2. Sara

    My 2 boys (7 & 2) go to the pub with hubby when they are going to the football. Its a social thing that’s part if their day out. They are well behaved and sit nicely. I don’t agree with kids running wild in pubs, keep it for the park or soft play, but I don’t think they should be banned either. Parents drinking all day with their kids present is just wrong.Not all Wetherspoons use this policy – hubby recently took 7 year old to London for an away match and they went in a Wetherspoons and there was no problem.

  3. I think it depends on the the pub and on the time of day. A city pub sounds a lot less inviting for kids than a country or small town pub. Also, after a certain hour a pub becomes less family friendly and more of a night venue – then children shouldn’t be allowed. During the day there can be a very nice family atmosphere that would benefit both pub and customers.

  4. No but yes.

    I know that’s a stupid answer. I can’t see the reason why in your situation that you shouldn’t have been able to go in. However, because of horrendous people like the example you’ve mentioned then everyone gets tarred with the same brush.

    Personally I was a little distressed to see photos of a friend who has recently become a single mother, in the pub with her friend during the day. They had a bottle of red wine and two pints of Guiness on the table, and six children between them. I queried who the responsible adult was.

    If you reply to this can you tweet me so I can look back?

  5. I seem to remember in Wetherspoons early days they promoted themselves as a bit of a sanctuary for people wanting an alternative to family friendly pubs full of mewling toddlers and wacky warehouses. I guess that still stands, but now it’s a head fake towards responsible drinking. Gotta admire their chutzpah.

    To answer your question, I think pub chains and landlords need to strike a balance and it shouldn’t be a free for all. We’ve come a long way since I (and you, Keith, I suspect) was a kid. A lemonade on a bench outside was de rigeur. If you ventured inside you really felt like you were entering some inner sanctum. Which, I guess, you were.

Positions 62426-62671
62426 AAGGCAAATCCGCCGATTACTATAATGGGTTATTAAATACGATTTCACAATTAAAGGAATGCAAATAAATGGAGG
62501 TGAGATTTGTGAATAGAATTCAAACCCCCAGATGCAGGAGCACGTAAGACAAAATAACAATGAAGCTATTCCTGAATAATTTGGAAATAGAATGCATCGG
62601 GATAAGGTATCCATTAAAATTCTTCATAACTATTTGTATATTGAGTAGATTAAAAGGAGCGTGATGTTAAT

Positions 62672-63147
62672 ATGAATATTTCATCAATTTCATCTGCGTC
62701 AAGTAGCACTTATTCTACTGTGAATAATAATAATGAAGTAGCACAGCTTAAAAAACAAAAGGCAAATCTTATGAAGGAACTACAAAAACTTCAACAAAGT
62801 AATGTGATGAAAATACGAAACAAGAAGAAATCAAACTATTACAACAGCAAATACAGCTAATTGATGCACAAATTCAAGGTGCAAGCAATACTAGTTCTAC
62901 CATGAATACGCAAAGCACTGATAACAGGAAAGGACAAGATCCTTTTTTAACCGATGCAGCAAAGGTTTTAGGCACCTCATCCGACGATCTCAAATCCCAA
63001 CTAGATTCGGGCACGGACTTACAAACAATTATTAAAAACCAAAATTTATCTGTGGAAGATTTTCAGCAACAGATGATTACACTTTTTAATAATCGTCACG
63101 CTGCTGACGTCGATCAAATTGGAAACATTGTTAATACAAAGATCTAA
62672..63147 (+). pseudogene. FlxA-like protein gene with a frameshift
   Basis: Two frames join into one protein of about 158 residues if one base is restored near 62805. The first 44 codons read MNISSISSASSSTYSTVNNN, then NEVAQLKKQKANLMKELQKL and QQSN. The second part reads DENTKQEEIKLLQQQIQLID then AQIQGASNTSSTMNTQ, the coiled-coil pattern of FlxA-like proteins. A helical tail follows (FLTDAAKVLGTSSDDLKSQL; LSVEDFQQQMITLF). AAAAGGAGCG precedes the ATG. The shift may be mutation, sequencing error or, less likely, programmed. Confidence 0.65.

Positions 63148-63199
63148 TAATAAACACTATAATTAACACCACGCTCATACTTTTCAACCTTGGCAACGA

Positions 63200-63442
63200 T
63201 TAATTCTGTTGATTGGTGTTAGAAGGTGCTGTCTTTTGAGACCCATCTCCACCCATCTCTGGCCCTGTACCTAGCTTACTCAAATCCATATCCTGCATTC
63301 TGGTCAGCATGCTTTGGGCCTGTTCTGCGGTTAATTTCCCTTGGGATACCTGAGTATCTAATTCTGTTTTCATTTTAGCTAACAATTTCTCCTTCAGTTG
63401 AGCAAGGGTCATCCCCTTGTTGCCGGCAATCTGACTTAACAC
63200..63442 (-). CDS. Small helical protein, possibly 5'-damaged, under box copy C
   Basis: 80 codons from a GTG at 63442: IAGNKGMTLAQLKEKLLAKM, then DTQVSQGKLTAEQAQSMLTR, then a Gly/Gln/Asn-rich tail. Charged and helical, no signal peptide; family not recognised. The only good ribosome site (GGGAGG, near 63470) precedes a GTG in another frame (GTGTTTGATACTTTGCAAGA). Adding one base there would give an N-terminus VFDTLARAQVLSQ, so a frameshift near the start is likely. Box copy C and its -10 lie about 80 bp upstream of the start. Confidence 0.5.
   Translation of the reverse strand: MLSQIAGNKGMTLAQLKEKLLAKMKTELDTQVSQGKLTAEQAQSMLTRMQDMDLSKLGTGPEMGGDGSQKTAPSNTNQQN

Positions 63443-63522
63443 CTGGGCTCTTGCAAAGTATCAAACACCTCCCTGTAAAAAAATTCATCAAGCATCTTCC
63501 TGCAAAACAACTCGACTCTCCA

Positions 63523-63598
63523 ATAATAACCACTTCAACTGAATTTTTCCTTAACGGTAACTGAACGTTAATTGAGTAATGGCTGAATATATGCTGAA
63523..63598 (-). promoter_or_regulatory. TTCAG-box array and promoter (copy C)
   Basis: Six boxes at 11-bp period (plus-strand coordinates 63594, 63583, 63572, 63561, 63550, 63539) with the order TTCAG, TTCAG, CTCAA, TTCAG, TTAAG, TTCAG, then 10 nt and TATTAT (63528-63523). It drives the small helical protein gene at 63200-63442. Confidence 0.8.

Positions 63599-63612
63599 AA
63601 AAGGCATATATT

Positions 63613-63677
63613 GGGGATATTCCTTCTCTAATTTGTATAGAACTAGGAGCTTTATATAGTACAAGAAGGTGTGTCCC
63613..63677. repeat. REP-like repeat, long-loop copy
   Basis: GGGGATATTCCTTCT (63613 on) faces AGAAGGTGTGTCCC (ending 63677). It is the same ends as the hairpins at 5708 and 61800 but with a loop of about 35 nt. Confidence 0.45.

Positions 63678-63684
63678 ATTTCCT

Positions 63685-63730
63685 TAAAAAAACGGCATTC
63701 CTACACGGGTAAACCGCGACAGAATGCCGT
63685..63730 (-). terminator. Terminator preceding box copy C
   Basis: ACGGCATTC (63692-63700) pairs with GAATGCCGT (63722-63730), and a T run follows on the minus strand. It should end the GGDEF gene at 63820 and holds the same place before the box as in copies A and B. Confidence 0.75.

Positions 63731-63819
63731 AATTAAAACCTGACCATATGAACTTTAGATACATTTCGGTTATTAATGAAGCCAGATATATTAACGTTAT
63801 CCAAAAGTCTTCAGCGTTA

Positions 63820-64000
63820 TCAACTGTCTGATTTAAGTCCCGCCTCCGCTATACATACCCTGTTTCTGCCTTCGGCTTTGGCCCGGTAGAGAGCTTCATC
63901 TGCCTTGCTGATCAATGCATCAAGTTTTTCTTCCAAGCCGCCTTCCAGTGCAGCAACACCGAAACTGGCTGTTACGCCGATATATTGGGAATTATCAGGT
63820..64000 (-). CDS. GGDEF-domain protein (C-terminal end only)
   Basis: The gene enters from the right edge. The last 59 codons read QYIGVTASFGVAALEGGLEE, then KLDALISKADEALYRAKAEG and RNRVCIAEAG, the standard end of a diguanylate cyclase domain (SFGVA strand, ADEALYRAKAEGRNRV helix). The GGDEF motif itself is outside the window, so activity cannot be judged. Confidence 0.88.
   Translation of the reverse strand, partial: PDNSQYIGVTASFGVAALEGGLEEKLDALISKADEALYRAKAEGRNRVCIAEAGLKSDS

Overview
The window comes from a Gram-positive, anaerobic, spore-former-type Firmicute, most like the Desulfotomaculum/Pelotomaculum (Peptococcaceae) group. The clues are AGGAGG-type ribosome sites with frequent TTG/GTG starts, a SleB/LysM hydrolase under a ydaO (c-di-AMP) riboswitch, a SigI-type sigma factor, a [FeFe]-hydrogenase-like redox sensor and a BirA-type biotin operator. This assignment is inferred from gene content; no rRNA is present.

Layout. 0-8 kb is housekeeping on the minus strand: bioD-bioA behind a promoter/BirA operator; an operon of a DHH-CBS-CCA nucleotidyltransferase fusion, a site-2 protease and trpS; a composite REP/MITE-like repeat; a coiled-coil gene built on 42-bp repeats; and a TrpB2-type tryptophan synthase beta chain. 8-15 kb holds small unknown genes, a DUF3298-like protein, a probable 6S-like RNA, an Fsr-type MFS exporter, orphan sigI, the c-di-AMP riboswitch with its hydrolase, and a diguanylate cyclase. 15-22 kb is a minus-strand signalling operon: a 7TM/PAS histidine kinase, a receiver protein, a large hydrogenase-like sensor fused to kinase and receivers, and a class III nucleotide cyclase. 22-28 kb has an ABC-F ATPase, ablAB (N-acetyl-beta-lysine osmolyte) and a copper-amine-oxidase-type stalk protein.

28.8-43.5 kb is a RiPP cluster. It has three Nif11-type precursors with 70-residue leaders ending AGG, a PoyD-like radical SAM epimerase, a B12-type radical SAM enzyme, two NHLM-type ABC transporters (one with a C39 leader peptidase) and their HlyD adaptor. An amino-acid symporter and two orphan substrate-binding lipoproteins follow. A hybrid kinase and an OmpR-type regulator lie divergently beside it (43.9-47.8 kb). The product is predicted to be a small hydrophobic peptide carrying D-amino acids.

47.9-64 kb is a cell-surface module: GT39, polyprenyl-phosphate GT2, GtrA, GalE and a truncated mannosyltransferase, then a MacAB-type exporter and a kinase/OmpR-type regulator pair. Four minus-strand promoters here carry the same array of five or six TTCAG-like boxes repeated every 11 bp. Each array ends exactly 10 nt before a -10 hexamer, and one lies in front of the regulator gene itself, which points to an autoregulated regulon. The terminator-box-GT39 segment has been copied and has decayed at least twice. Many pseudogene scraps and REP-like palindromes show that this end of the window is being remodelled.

6. I had a similar problem with Wetherspoons a while back…the difference was that I didn’t even want alcohol – just a coffee for myself & a hot chocolate & fruit toast for my (then) 4 year old daughter – apparently fruit toast doesn’t count as a main meal & even if it did I would’ve had to order one for myself too. Silly rules but I can see why they do it – at the time I couldn’t though!

  7. Yes, they should. It’s up to us all to set the good example both to our children, and society in general. The rest of Europe seems to manage it pretty well.

  8. Good question!

    It reminds me of a story told to me by my brother in Cardiff. He’s a fireman, stationed in the north of the city, and was called out to a fire at a “fun” pub in the Valleys.

    When they evacuated the pub they found they had about 120 children and 7 adults!

    …it was later discovered that parents had been dropping their kids off at the pub while they went off into town for some serious shopping and/or drinking.

    Good post Keith – it is an interesting one!

    Bob

  9. I don’t think this is as much of a problem here in the States. This is mostly due to the fact that you can’t really find a good pub here. They are either night clubs (definitely no kids allowed) or sports bars that are basically just restaurants that serve alcohol. Even if you did find a pub, there wouldn’t be much reason to take your kids there because there’s probably a place across the street where you could get the same drink and they have coloring books to keep the kids occupied.

    From my visit to the UK a few years ago (loved it, by the way), I know that it’s much different there. Let’s look at it from the financial perspective of the pub. 75% of parents would probably do what you were doing: drop in for a single drink and keep the kids well under control. That remaining 25% would have to be horrible for business though. I wouldn’t want to go into a pub where a couple kids were swinging pool sticks around. I don’t think it’s the pub so much trying to regulate how we raise our kids as much as ensuring that they have a steady clientelle and therefore a profit.

  10. Mel

    Perhaps the bigger question is should people who spend their entire days in pubs with children be allowed to keep them? I vote no. Stopping by for a pint and lemonade – reasonable.